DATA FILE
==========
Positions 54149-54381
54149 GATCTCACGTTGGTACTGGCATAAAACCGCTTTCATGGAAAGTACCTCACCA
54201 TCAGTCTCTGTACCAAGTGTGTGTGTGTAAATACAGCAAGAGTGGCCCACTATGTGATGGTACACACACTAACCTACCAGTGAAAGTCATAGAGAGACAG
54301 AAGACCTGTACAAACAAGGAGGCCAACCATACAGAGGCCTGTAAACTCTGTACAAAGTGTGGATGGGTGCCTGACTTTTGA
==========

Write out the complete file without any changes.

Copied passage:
Positions 54149-54381
54149 GATCTCACGTTGGTACTGGCATAAAACCGCTTTCATGGAAAGTACCTCACCA
54201 TCAGTCTCTGTACCAAGTGTGTGTGTGTAAATACAGCAAGAGTGGCCCACTATGTGATGGTACACACACTAACCTACCAGTGAAAGTCATAGAGAGACAG
54301 AAGACCTGTACAAACAAGGAGGCCAACCATACAGAGGCCTGTAAACTCTGTACAAAGTGTGGATGGGTGCCTGACTTTTGA